Admittedly, there are times when the comments aren’t exactly helpful, as when an editor returned one of Tony Hillerman’s stories with a note to the effect of, “This might be better if you get rid of all that Indian stuff.” Of course, Hillerman went on to be an award-winning, multi-published novelist with his books about Jim Chee and Joe Leaphorn. But sometimes there’s a ray of hope in the comment, such as “I’d be interested in reading this again if you (fill in the blanks)” or “This shows great promise. I’d like to see your next one.” That’s when you take a deep breath and plunge on. The speed bump has slowed you, but it hasn’t brought you to a stop—just redirected you.

3) Hurrying can cause problems. Admittedly, I was in a hurry when I first made the acquaintance of the “Sleeping Policeman” in Jamaica. I’d have been better served by driving more slowly in the first place. That lesson can carry over into writing. Don’t be in a hurry.

You’ve just typed the last line of your first novel. Now how quickly can you send it off the every agent on your list? Hold on. I did something like that with my first novel, submitting it to the editor who’d encouraged me at a conference, and now I’m embarrassed to read it. It was a good first effort, but by no means was it a publishable book. The best advice I can give you is to let the manuscript cool—for a week, a month, or more. Then read through it like an editor, not a writer. Can you remove excess words (or, as Mark Twain put it, kill the adverbs) and passive voice passages? Are your characters well-drawn? Does the plot move smoothly and logically? Then, when you are sure it’s your best work, send it off.

What next? Why, start on the next book. Speed bumps are meant to slow you down, not stop you and make you turn back. Good luck.

Reviewers and Endorsers and Influencers, Oh My!

You didn’t really think those book reviews in the New York Times or the major newspaper in your home town just appeared on their own, did you? Publishers provide advance review copies (ARCs) of  books to the reviewers at these papers. Multiply that by hundreds of publications, from large ones such as Library Journal to smaller or specialized ones such as The Suspense Zone and you see the magnitude of the process. There’s a good bit of decision-making in sending out ARCs to reviewers. But one good review at a major site can result in the sales of hundreds of books. Each publisher has a long list of potential reviewers. It’s the job of the marketing department to match each book with appropriate sites to receive ARCs.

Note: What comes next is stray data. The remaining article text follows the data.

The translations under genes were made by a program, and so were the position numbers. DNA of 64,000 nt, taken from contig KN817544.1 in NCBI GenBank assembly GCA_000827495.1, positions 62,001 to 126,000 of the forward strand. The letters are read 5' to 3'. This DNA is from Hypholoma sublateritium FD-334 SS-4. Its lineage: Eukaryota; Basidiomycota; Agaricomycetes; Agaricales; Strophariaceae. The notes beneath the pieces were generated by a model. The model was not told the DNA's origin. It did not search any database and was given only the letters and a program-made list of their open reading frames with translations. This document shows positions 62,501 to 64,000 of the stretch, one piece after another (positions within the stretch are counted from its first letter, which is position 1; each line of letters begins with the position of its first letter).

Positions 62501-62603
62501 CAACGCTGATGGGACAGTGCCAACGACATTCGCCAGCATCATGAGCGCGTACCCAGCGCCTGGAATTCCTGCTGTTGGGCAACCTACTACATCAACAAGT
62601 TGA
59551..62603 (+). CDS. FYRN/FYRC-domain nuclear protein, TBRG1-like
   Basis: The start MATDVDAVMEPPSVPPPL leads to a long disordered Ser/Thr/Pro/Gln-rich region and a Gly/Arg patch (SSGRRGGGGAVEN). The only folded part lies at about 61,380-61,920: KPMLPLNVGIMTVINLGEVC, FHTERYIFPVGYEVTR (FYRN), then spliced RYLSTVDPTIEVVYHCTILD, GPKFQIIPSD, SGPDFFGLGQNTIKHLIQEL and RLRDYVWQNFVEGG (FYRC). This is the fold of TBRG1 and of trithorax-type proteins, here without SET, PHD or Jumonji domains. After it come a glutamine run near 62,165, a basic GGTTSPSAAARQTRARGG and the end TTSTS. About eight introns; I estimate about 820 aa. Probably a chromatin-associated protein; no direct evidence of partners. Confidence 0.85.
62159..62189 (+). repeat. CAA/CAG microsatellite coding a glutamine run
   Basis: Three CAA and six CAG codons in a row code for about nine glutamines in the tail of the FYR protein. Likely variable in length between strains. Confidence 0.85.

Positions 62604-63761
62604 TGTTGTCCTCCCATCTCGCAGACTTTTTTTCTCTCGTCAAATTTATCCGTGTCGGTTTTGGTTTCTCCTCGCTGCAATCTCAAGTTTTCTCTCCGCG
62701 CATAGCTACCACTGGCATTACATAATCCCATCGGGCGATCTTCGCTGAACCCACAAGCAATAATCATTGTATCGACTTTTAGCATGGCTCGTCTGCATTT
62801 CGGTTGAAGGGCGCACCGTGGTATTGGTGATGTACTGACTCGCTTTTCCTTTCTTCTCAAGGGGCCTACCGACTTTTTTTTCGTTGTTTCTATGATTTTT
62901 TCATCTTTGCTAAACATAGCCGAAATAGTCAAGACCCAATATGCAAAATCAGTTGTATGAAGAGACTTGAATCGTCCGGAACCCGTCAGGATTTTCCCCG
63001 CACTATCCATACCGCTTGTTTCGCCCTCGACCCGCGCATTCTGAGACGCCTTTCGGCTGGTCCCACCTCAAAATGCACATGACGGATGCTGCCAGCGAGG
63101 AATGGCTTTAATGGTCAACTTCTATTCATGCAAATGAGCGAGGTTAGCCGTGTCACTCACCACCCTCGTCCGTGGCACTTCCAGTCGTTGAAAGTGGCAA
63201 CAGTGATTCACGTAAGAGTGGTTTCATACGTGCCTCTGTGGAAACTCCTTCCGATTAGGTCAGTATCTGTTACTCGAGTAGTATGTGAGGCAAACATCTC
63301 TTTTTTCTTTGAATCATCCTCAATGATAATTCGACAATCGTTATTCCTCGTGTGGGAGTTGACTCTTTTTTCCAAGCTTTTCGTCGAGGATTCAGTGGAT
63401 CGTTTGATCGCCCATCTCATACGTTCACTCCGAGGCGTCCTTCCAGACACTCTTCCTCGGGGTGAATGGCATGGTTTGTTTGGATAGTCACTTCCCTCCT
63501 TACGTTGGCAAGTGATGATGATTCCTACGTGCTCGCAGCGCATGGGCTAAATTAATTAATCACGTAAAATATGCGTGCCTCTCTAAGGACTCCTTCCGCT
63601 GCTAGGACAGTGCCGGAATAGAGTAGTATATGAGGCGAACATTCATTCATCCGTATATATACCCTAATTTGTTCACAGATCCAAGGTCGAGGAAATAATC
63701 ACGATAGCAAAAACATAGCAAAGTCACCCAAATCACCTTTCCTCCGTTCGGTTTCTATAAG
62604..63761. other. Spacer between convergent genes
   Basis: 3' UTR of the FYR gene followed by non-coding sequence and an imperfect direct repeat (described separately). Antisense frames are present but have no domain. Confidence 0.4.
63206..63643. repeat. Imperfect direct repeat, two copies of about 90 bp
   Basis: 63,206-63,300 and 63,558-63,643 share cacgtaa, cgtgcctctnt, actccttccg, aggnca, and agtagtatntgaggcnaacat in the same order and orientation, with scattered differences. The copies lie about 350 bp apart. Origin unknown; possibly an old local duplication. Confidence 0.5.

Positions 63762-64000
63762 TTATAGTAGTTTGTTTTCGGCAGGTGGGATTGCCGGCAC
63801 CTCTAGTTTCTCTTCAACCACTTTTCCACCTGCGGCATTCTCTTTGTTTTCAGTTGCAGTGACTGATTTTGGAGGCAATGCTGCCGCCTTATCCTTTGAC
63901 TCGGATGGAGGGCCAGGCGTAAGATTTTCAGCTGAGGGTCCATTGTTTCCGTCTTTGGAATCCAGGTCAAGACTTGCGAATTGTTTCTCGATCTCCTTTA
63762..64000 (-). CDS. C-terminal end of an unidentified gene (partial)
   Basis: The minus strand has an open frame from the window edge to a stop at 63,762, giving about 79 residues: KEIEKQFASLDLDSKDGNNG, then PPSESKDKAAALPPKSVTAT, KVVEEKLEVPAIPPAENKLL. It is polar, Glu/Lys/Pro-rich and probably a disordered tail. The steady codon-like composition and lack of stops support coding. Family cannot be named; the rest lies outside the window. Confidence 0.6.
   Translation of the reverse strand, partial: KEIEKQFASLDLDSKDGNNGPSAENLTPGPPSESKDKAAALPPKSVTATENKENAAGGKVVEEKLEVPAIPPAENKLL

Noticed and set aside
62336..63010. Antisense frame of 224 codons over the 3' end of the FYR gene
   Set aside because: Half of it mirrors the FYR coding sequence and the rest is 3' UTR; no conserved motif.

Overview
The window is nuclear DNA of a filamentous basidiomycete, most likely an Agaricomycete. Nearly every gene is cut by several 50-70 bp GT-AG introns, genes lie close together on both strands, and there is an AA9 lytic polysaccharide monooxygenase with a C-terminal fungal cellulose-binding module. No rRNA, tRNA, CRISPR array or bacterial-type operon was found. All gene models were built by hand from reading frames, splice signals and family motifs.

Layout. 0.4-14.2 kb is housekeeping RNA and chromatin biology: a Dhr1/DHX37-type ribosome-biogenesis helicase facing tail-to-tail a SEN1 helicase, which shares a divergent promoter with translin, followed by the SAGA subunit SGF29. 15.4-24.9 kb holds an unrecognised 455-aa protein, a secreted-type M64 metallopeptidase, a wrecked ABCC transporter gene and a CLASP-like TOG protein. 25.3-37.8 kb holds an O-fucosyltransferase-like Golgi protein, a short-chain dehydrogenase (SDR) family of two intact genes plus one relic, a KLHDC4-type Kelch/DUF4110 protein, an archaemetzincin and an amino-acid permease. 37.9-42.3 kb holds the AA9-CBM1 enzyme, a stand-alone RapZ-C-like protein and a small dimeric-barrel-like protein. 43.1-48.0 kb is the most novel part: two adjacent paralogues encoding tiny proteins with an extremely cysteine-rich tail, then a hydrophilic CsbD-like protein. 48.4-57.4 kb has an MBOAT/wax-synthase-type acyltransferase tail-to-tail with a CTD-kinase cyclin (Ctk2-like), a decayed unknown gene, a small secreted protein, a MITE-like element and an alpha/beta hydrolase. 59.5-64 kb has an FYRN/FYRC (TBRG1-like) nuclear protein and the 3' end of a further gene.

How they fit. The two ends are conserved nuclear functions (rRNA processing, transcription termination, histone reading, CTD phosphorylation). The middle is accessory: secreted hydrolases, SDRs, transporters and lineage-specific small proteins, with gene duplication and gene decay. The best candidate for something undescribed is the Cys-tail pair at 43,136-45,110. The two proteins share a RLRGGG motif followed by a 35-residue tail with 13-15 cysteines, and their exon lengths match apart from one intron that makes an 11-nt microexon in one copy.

As for endorsers, these are the people who write one- and two-line squibs that appear on the cover or just inside book. For example, the hope is that you’re more likely to buy my novel if you look at the back cover and see that a respected author said, “Lethal Remedy is the perfect cure for boredom: a first-rate medical thriller with humor, engaging characters, and realism that only a seasoned doctor could bring to the story.”

Who lines up endorsers? It varies. Authors, agent, publishers all participate in the process, and it varies with each of them. In my case, I personally contact all my possible endorsers. I make the following stipulations: if they agree, they’ll be sent an ARC with a view to endorsement if they have the time, can read the book, and truly endorse it. So far, the only negative responders have been those with time crunches due to their own writing deadlines.
Then what is an influencer? These are people whom you hope will read the book, like it, and tell others. They’re people with large blog followings. They’re church and public librarians. They’re the heads of book clubs. The list can be huge, but again economics rears its ugly head, so distribution of ARCs to influencers must be limited. I sweat bullets over the list I turn in with each book, knowing that I’ve probably forgotten some important people.

Writing the novel is just the first step. Then you hope to get an agent and eventually a contract. After that comes the editing process. Is that all? No, now you have to think about ARCs and endorsers. The fun never stops, does it?


Richard L. Mabry, MD, is the author of the Prescription For Trouble series of medical thrillers. His latest novel is Lethal Remedy. He also serves the ACFW as Vice-President. You can learn more about him at his website and follow him on his blog.